Government too focused on short-term response to extreme weather, MPs warn

The government is too focused on its short-term response, rather than long-term plans, for floods, storms and heatwaves, MPs have warned.

The parliamentary Public Accounts Committee (PAC) said extreme weather was on the rise with climate change and ministers must urgently act to ensure medium and long-term planning and investment in infrastructure to make it resilient to such risks.

A failure to do so could come at a high cost to individuals, the economy and society in the future, a report from the committee warned.

Investigation finds ‘misleading’ origin labelling on supermarket food

Misleading and meaningless supermarket country-of-origin labels could be leaving shoppers struggling to find out where their food comes from, according to an investigation.

Loose cauliflowers, red cabbage, courgettes and onions at Sainsbury’s, peppers, melons and mangoes at Asda and spring onions at Aldi had no visible origin labelling on the shelf or the products themselves, researchers for Which? Found. Aldi’s Crestwood bacon and cheese wraps had Union Jacks and ‘Made in Britain’ on the front of the pack, even as the label on the back of the pack said they were made with pork from the EU.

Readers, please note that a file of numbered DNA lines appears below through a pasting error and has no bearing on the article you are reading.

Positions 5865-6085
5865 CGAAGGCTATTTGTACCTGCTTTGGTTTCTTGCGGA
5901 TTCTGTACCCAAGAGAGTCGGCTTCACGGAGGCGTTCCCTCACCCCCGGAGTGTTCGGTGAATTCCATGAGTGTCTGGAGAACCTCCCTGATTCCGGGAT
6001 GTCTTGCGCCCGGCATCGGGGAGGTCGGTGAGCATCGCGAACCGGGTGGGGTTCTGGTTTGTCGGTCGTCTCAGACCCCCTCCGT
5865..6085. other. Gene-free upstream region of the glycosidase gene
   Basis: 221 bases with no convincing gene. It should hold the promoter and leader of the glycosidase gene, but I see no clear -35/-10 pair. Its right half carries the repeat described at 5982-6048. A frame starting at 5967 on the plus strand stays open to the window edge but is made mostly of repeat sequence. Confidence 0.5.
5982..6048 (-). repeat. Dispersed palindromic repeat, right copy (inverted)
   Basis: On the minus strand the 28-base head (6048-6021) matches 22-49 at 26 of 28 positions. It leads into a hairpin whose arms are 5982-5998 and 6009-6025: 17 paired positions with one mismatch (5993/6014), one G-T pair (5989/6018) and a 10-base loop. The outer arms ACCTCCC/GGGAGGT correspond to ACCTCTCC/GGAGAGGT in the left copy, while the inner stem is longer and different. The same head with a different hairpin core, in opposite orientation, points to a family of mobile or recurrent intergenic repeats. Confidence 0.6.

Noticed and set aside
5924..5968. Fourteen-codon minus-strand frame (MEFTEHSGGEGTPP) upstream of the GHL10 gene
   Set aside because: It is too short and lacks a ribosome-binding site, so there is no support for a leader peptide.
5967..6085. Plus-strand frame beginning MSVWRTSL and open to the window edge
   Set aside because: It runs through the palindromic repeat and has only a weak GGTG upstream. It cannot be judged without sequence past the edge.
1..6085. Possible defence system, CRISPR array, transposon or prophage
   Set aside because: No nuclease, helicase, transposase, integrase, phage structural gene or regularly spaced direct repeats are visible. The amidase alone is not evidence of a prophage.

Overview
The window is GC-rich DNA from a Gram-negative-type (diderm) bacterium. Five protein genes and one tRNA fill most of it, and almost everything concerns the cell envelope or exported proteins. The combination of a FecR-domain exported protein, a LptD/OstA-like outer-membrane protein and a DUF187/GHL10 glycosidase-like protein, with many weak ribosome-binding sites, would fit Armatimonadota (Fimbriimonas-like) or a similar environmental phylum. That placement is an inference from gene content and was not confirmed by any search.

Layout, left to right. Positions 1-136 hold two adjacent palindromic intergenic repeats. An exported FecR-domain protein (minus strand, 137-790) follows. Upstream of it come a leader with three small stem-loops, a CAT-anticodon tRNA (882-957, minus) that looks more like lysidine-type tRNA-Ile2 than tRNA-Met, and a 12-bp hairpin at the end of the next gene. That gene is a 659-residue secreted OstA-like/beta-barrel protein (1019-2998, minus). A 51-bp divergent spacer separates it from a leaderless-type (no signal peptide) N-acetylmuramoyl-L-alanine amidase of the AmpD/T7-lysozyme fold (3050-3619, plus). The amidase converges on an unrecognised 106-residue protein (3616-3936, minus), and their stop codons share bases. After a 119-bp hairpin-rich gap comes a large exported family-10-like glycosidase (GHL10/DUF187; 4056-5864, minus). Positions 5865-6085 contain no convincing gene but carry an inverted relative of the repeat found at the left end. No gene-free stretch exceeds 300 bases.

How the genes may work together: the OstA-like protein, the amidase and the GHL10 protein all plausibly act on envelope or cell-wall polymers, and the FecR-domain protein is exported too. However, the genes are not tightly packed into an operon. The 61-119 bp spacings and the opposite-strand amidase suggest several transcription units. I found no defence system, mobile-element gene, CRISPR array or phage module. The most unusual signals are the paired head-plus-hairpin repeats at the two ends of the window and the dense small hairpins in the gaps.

Which? said origin labelling needed to be improved if it was to properly help shoppers make informed decisions that align with their values. The watchdog said it would share its findings with the Department for Environment, Food and Rural Affairs for its consultation on fairer food labelling – which was launched on March 15.

US vetoes widely supported UN resolution backing full membership for Palestine

The United States vetoed a widely backed UN resolution that would have paved the way for full United Nations membership for the state of Palestine.

This is the second Palestinian attempt for full membership and it comes as the war in Gaza has put the Israeli-Palestinian conflict at centre stage.

Before the vote, US deputy state department spokesman Vedant Patel said the United States has ‘been very clear consistently that premature actions in New York — even with the best intentions — will not achieve statehood for the Palestinian people’.